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Creating a social connection to personal finance

Frustrated with the world of finance that refused to put customers first and in control of their own money, Dean Anderson turned to digital innovation and created a personal finance platform, Kernel.

Born out of annoyance with the personal finance industry, Founder and Chief Executive of Kernel, Dean Anderson, has taken learnings from him years working at the New Zealand Stock Exchange (NZX) and his time in the financial services industry, and created Kernel.

The platform offers a multitude of tools to aid individuals in their personal finance journey, such as investment fund offerings, online savings accounts, KiwiSaver and more.

A specialist in index funds and fund management, Anderson decided to leave NZX in search of something new. Not knowing what that something new was at the time, he continued in the financial world as a freelance, consulting to the financial services sector. It was during this time he became disillusioned by the sectors approach to personal finance.

“Conversations I had over the years never asked ‘what this means for the customer’, but rather it was always about profits and ‘how we’re going to sell it’,” he says.

Financial literacy in New Zealand is a major problem Anderson says, with many individuals unsure of how the world of money works. This, he adds is holding them back from making important financial decisions.

It was at this point he sought to develop a solution to help people address these issues, and Kernel was born.

Read more: Solving the financial literacy problem with Banqer.

“My intention was to start from the ground up and build an empowering financial offering that would deliver better outcomes for customers, as well as the experience they have with financial services and how they use them.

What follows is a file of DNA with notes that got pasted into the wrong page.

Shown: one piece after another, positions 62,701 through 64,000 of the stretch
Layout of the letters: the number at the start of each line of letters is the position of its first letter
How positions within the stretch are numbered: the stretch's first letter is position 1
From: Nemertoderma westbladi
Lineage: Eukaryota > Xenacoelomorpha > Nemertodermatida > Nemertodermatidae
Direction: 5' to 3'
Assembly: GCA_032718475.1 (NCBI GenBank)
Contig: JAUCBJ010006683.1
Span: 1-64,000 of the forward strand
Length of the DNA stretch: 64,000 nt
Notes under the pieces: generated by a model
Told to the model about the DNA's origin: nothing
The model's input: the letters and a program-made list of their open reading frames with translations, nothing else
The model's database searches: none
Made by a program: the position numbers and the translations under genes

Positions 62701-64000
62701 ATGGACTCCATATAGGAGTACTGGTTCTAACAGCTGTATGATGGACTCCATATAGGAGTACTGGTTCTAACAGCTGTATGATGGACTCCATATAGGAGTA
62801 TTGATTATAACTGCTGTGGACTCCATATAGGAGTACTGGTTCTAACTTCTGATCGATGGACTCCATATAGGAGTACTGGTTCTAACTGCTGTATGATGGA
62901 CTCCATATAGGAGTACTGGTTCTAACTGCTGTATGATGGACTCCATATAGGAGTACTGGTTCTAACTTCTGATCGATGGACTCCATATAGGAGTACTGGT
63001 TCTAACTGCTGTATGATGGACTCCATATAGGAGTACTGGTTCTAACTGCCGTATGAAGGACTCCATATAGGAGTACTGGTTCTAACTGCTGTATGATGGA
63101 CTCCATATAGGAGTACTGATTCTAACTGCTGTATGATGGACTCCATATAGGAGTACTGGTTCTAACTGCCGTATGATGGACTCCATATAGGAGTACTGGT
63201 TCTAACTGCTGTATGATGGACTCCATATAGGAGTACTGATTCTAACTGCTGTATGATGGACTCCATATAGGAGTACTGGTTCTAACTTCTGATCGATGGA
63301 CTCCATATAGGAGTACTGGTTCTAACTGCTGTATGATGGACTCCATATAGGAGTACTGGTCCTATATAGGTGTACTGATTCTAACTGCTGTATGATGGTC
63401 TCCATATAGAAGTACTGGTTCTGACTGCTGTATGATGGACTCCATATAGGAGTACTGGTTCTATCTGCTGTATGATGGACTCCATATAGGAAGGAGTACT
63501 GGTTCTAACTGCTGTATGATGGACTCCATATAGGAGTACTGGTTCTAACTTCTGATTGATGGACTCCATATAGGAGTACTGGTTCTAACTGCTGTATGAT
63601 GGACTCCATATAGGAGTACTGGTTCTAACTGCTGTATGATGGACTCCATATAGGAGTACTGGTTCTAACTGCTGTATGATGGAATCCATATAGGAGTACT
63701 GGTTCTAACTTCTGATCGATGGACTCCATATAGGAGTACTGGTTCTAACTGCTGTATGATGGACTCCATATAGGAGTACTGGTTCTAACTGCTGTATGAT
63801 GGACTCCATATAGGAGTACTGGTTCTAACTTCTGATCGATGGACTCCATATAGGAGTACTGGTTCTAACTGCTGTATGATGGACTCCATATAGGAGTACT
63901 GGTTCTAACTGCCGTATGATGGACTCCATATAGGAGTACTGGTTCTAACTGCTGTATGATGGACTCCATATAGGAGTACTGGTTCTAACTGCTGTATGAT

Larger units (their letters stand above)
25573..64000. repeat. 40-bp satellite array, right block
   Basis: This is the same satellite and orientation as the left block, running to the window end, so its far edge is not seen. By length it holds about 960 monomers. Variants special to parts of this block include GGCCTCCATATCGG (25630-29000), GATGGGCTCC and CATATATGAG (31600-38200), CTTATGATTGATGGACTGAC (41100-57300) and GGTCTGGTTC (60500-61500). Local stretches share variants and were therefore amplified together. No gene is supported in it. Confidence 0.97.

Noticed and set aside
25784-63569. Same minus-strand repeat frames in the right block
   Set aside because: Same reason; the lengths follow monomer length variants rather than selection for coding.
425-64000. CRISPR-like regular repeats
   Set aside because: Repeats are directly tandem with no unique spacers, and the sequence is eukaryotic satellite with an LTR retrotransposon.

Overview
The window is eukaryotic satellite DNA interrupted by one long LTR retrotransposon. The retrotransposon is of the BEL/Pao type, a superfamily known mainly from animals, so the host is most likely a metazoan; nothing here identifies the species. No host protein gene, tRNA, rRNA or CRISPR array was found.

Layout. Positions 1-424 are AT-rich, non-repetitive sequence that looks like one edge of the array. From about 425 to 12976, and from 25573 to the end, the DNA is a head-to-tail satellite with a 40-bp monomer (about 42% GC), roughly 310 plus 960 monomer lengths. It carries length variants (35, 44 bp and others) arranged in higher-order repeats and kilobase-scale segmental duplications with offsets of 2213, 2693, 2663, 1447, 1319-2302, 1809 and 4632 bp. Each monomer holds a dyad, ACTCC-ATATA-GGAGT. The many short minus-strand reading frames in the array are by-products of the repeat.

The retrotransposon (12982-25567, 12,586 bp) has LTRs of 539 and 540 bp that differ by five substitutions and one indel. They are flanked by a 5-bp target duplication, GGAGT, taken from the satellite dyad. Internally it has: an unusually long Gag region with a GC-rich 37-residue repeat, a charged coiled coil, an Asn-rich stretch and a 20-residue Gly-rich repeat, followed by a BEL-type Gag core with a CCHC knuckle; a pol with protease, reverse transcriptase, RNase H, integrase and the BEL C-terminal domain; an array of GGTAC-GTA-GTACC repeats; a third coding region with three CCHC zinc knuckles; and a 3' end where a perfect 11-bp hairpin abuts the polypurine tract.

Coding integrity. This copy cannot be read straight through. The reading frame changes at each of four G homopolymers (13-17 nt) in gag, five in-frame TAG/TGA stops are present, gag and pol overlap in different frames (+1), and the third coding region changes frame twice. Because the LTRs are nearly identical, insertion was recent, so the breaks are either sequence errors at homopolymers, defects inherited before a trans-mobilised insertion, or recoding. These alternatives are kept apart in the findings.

“We’re a fully digital investment fund manager, so we run a bunch of funds and financial products, but we are also increasingly settled on our personal finance platform,” says Anderson.

Anderson says that Kernel’s offering covers the three main buckets that everybody has to think about when it comes to personal financial wellbeing: savings, investment, and retirement.

Unlike the big institutions and industry competitors, Kernel aims to be different by putting the customer first, placing their money goals and intended outcomes at the forefront.

Kernel, he says does this, by making the platform accessible, and allowing their customers the choice to pick and choose what they do with their money in a way that aligns with their values.

“The big piece that we are doing more work around, and that I’m really passionate about, is how we help people understand money, especially around these three main buckets,” he says.

“I want to ensure we empower our customers and help them reach their goals with guidance on how they track towards these goals, enabling them to marry their finances with individual lifestyle needs,” he says.

When it comes to the design of the digital platform, Anderson and the team at Kernel prioritised tools that could seamlessly fit in with people’s lifestyles and allow them to build a relationship with money, something he says is missing today.

He says that when it comes to personal finance in the 21st century, people no longer have a relationship with someone that can help them connect with their money, and that has become critical in the Kernel business model.

Anderson says that because their platform is accessible, people, and notably their customers are, “more engaged” with money, having more conversations about topics on investing and saving. 

He adds that for people to move the narrative about finance goals is “far more productive” to the money journey. Because of this, Anderson says banks are losing to the digital players in the market like Kernel.

He says that Kernel is “definitely at that tipping point of the start-up to growth” space, and a more established player in the market. The question now of how to take Kernel further is looming over Anderson’s head. 

He’s aiming for Kernel to be the best personal finance platform that is “intuitive.”

“A really seamless experience that aligns with everybody’s ability to create their own journey.”

“We’ve now got a lot that we want to do in New Zealand and ways in which to empower people with our platform to make better decisions,” he says. Anderson has big aspirations for Kernel later down the line, hoping to tap into areas in the world where he thinks the platform can really make a change in the world of money.

Bernadette is a content writer across SCG Business titles. To get in touch with her, email [email protected]

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